And, more than anything, it helped increase my confidence. There’s a reason why I tell new professionals to “be a sponge” – I learned so many different things from every agency and every colleague I worked with, and I’ve been able to take experiences with me to Best Buy. Whether it’s how to work with a reporter, or asking the right questions in meetings, it all has helped mold me.
You’ve been a member and key volunteer with MN PRSA for years now, recently helping lead the MN PRSA Classics event. How has your work with MN PRSA helped kickstart your career?
For starters – the networking. I’ve worked on the Classics committee for over four years, and have met a ton of people from all different types of PR backgrounds. It was really helpful in my early days of trying to figure out what exactly I wanted to do with my career, and now its provided a great foundation for me to build on.
Working on Classics has also given me a chance to work on something outside of my job, and learning the delicate art of balancing my job duties and volunteer duties. There is definitely a lot of benefits to working on a team outside of your job – it’s an easy way to learn how to work with different work and communication styles. In the end, it has helped me stretch myself, and become more reflective on how I work with others.
You were previously a mentor with The Brand Lab, an organization devoted to cultivating more diversity in the creative fields. We talked about this when we met for coffee, but how can/will that work help bring more diverse candidates into the PR field in the future? What else can we do to get more diverse people and viewpoints in our industry?
One of the biggest challenges in this industry is that potential candidates don’t see themselves in this field, so exposure is key and organizations like the Brand Lab offers just that. Whether its dedicating your time to become a mentor, or hosting an intern for the summer, you’re providing teens an experience in a field that they may not have considered before. At Best Buy we’ve had a number of Brand Lab summer interns, many of whom expressed that they had no idea that an industry like communications existed.
Networking is hard for everyone. Period. But being a person of color in networking situations can feel extra difficult. Look at some of our professional organizations in town – the diversity can be extremely limited. And being in that situation as a POC, you automatically feel like you don’t belong, becoming even harder to make connections. So I encourage those at networking events in town to expand your circle beyond the group you may be with. This helps create opportunities for those who don’t often get it, because that’s how we cultivate more diversity.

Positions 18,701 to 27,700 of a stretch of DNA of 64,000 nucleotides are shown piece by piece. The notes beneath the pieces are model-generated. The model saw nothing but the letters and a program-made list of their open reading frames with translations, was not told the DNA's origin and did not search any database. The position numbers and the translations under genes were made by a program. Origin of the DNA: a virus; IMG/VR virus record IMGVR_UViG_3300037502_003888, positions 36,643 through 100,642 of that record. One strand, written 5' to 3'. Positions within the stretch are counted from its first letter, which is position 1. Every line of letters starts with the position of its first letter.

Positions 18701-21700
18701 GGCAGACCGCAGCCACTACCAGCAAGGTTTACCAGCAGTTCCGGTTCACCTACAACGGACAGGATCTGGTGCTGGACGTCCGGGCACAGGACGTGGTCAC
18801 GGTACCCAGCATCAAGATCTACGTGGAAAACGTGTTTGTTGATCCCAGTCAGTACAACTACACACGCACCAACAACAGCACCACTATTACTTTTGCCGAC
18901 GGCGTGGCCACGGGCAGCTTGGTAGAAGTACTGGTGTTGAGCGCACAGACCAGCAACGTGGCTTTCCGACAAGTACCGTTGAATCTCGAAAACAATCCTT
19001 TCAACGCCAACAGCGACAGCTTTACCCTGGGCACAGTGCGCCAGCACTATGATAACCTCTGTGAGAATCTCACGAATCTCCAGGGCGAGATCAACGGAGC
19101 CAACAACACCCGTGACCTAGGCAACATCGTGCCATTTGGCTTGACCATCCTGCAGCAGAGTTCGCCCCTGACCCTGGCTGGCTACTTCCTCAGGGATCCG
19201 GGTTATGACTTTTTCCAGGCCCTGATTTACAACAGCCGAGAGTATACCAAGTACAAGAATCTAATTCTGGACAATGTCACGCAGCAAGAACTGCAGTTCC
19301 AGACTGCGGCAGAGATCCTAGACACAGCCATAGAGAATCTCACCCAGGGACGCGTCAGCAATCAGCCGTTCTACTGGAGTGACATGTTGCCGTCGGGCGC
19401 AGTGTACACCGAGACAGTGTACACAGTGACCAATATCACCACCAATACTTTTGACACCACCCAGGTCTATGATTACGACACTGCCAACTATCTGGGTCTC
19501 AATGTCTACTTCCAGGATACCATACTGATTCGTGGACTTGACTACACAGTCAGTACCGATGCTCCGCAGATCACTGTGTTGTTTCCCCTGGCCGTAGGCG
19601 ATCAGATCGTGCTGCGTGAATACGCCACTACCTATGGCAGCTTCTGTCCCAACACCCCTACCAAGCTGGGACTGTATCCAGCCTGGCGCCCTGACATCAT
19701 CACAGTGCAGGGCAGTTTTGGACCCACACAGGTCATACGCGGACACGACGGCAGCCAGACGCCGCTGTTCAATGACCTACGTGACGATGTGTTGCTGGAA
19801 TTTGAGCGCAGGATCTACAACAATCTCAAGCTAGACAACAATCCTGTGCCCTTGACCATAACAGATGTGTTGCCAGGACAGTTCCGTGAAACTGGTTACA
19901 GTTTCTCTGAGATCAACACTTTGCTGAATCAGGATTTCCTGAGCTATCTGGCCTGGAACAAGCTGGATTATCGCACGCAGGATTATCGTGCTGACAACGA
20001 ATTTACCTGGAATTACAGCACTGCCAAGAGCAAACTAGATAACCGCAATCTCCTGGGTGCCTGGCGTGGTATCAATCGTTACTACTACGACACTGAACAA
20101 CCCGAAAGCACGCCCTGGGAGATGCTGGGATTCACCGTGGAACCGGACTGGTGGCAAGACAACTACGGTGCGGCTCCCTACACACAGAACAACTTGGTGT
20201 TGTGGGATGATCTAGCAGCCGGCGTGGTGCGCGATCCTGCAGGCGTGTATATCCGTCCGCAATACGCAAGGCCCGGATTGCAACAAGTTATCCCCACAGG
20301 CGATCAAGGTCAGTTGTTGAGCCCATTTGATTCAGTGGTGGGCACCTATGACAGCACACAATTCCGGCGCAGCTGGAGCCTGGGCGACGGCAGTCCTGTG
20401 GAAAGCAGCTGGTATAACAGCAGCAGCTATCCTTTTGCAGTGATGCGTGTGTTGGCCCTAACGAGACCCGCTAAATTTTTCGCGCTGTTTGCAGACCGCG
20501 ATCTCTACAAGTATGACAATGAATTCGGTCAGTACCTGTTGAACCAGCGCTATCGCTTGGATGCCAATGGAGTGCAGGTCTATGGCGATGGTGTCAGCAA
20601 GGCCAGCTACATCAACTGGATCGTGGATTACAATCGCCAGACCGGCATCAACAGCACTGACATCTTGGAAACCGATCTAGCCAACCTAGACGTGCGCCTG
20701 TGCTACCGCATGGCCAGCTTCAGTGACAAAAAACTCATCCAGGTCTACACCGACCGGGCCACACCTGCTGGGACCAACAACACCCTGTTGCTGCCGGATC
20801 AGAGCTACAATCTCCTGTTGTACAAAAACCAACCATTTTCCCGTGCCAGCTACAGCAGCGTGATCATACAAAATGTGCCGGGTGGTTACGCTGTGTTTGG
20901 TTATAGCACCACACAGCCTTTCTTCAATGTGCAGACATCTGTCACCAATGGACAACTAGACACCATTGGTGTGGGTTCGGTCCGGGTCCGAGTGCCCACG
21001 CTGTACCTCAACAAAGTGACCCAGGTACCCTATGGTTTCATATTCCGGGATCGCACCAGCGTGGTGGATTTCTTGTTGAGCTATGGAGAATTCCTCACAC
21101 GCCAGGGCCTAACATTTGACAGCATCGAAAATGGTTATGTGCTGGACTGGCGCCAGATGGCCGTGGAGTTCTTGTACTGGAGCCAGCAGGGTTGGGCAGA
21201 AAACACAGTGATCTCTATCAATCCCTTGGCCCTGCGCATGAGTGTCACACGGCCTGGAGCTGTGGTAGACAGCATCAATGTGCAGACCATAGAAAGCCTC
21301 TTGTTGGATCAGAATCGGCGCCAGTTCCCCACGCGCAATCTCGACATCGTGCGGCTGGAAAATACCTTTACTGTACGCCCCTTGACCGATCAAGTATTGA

Lastly, it’s not just hiring people that will solve the issue, but making sure the feeling of inclusiveness is there. Keeping people there is also important. I love working at Best Buy because I’m able to bring my full self to work. I can share my background, views, and life experiences to a team that is primarily white, but values every ounce of who I am.
Last question: Career highlight so far?
My first “A1” story – above the fold J
It was with the Denver Post, covering a Black Friday “dress rehearsal” for employees at our Aurora, CO store. We treat these stories as exclusives, so I had spent months building a relationship with the retail reporter, since this story requires a high amount of trust (some of the content discussed during the training is highly confidential). I also spent a long time identifying the perfect store and manager within my territory, and going through all of the necessary media training with him. Luckily, the day went off without a hitch, and the reporter was accommodating to my requests for tweaks.
I finally got the paper in my hands, and it felt pretty surreal to see all of my hard work in print. I think sometimes we’re always so quick to execute on pieces of work, then move onto the next thing, but I always find it humbling to go through old pieces and reflect on where you’ve been (and also critique yourself along the way J)
OK, I lied–last question: You seem to be somewhat of a sports fan. One sports figure you’d love to have dinner with, dead or alive (and why)?
My choice would definitely be Serena Williams. I’ve been inspired by her since the beginning of her career, and admired everything she has done for sports and young women (especially those of color). All of this on top of facing endless negativity from the public, and people doubting her abilities along the way. And to see her journey through motherhood, and making to the Wimbledon finals 10 months after giving birth – it’s all so remarkable. Let’s be honest, dinner would definitely consist of me gushing over her for two hours.
Fun fact: I am a Packers fan BORN AND RAISED in Minnesota. Yes, I’m the worst. But I’m also a huge Minnesota Lynx fan, so that evens things out, right?